April 17, 2013
Q&A with Shrikant Latkar, VP of marketing, InMobi
In researching our latest trend report, “13 Mobile Trends for 2013 and Beyond,” we reached out to InMobi, which focuses on mobile-first technology platforms and is the largest independent mobile ad network. Over email, VP of marketing Shrikant Latkar, who also oversees market research, explained what some of InMobi’s research has found about mobile usage worldwide, how context-driven mobile advertising will get more sophisticated, and how marketers’ approach to mobile needs to evolve.
A really broad question: What’s different now than a year ago in the mobile arena? For instance, how do you see consumers evolving in their use of mobile? How are marketers and their approach to mobile ads evolving?
The power of mobile is not so much about what it offers but what it enables. For example, the unique characteristic of mobile today (as opposed to one or two years ago) is its ability to make other media clickable. In other words, mobile’s role in a cross-media campaign is its new strength and power. Mobile is becoming a larger part of the media diet for consumers as it becomes more integrated into daily activities than ever before. An example is consumer use of mobile while shopping has skyrocketed over the past year, with 66 percent of mobile Web users globally having made a purchase on their device.
In the United States, 70 percent of mobile Web users are accessing media through their devices while they watch TV, and there are powerful multiplier effects when we look at advertising effectiveness across different screens. … Mobile users are constantly accessing media on their devices, even while consuming content through other channels; thus a strong mobile presence is a vital part of an integrated campaign.
How do these changes offer new opportunities for advertisers around the world?
Mobile has been called the “glue,” the “connective tissue”—and now the center of a cross-media strategy. Consumers around the world are spending increasing amounts of time on mobile. Our ongoing global media consumption research reveals how, in many markets, mobile users are now spending more time on their mobile devices than any other medium. Across the board, about a quarter of time spent consuming media takes place on mobile. In developed markets, this time is supplementing and in some cases replacing time spent with other channels.
Generally speaking, we find users are more willing to engage with ads when they are in a leisurely state of mind; we are increasingly seeing PCs becoming very work-oriented, functional devices, while mobile devices are full-fledged life assistants, productivity tools and entertainment companions, offering a wider variety of contexts for targeting users.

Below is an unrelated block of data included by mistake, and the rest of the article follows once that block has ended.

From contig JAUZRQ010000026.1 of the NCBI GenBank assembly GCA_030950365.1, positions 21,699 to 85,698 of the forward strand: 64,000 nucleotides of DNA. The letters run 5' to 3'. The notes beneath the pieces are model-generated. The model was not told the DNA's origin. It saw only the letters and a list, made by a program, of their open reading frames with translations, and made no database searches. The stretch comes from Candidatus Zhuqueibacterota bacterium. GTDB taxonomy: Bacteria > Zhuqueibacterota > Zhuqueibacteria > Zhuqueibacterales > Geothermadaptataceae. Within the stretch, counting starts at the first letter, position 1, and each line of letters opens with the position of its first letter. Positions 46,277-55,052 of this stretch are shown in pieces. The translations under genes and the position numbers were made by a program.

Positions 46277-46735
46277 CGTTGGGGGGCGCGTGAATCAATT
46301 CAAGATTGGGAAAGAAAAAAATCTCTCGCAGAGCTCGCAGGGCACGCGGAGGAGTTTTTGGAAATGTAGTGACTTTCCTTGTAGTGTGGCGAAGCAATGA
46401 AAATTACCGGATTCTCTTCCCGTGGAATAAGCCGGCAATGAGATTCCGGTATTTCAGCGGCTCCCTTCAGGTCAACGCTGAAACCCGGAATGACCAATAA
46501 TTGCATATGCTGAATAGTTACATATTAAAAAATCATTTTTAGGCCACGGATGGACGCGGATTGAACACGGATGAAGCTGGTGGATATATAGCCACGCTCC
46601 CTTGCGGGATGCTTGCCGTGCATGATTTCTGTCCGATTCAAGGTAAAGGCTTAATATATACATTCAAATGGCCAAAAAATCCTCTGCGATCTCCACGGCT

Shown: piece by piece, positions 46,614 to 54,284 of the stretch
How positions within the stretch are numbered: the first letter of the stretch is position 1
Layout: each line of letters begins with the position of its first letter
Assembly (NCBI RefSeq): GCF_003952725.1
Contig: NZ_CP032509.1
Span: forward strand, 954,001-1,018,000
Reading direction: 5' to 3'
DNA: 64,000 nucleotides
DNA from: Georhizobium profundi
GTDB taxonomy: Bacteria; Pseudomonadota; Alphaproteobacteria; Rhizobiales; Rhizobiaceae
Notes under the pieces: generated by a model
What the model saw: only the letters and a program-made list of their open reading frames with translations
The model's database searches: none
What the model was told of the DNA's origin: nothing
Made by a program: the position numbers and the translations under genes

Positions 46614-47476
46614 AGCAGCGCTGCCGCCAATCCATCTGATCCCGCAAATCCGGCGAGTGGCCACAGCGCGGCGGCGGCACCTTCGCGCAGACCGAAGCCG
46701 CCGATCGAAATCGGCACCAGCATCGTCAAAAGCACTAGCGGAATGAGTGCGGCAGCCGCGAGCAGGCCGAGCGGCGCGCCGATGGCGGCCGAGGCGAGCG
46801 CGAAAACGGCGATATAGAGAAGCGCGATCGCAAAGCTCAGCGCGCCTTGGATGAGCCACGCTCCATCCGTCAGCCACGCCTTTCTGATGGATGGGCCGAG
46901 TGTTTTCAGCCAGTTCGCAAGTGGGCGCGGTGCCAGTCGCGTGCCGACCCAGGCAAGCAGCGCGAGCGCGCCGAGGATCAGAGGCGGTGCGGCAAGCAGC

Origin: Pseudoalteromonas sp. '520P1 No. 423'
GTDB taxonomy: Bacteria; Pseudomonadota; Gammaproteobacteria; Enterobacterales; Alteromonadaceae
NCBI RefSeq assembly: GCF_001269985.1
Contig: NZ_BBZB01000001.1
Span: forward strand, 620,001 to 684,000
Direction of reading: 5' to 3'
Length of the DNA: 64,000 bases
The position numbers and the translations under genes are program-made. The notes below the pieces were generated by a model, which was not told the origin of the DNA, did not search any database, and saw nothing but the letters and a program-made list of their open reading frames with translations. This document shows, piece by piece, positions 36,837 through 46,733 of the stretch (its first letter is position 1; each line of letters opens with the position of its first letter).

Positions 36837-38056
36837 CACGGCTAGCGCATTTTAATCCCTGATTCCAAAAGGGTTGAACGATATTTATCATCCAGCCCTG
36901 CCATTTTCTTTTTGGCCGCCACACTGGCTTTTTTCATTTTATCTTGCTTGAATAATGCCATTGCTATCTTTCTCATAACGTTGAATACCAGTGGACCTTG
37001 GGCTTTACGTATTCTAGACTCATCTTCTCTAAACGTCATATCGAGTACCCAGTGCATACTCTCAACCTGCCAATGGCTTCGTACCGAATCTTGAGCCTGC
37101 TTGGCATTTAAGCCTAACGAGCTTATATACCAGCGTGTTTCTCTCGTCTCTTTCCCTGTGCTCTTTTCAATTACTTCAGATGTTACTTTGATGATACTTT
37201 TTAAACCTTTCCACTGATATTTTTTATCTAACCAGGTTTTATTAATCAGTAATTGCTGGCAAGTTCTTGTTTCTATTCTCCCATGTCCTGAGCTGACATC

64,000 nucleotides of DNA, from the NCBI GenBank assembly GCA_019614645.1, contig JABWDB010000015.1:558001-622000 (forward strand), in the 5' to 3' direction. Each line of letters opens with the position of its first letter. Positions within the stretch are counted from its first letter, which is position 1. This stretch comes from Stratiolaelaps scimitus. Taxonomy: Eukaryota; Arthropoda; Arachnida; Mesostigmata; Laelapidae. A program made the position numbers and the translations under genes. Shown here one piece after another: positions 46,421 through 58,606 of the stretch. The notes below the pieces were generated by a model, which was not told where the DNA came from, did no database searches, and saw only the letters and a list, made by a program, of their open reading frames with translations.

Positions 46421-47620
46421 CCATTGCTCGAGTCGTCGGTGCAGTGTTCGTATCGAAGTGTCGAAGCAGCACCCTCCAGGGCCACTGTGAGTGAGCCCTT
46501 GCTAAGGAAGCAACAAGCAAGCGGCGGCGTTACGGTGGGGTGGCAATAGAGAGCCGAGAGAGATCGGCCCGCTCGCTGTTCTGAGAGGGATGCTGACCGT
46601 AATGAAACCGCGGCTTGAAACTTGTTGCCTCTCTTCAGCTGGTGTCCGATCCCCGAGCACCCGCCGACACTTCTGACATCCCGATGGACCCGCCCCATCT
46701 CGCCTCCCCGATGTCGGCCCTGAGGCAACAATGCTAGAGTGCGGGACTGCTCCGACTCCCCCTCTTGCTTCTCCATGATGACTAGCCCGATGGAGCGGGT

In emerging markets, which completely bypassed the PC Internet revolution, mobile is their first connected device, and many customer segments rely heavily upon this channel for their livelihood. Mobile is offering ways to reach new types of consumer segments in many markets.
Mobile also offers new ways to advertise to consumers; as technologies improve, we anticipate mobile advertising will become more attractive to end users through localized mobile vouchers, social reward vouchers and context-related targeting.
How do you see context-driven advertising on mobile getting more sophisticated? What kinds of context does technology now allow brands to consider?
To date, the main legacy of mobile advertising is a perception of intrusive spam for many consumers, because the personalization technologies are only just emerging and embedding on the personal device. However, tailored, personalized content will switch this perception to one where the mobile becomes a personal concierge, delivering advice, vouchers, special offers and user-centric information directly.
Geo- and hyper-local mobile advertising, retargeting, audience targeting, day-parting are all feasible today. Predictive technologies on mobile will soon allow advertisers to get much more sophisticated in how they target ads to users, by taking location, context, time and traditional demographic and Web usage patterns all into account. By understanding the user’s frame of mind and what they want to do next, mobile will allow advertisers to target messages based on a much deeper understanding of these decisions. For example, by targeting restaurant coupons on Friday at 6 p.m. to someone who always eats out on Friday nights and always leaves work at 5:45.
How can brands use data to really personalize their communications on mobile?
The first step for brands is to build their own audience profile. Using analytics, brands can understand the types of users and use this data to retarget specific audience profiles within this ecosystem. If you take Foursquare as an example, its features enable consumers to receive not only promotional offers from outlets nearby at a specific time but also “explore” the nearby area and find other businesses or places of interest through geo-localization.
Personalized geo-targeted campaigns offer a number of benefits to advertisers. This includes enabling brands to reach a location-specific audience in a specified region or city. Target audiences are selected with greater precision, and wasted impressions are reduced.
What are the key differences between regions in how accepting consumers are of ads being integrated into their mobile experience?
To better understand changing media consumption usage and behaviors across the world, we released the “Mobile Media Consumption Report Wave 2,” a study of over 15,000 mobile users in 14 markets across all continents during Mobile World Congress in February. We found that 59 percent of global mobile Web users are now as comfortable with mobile advertising as they are with TV or online advertising.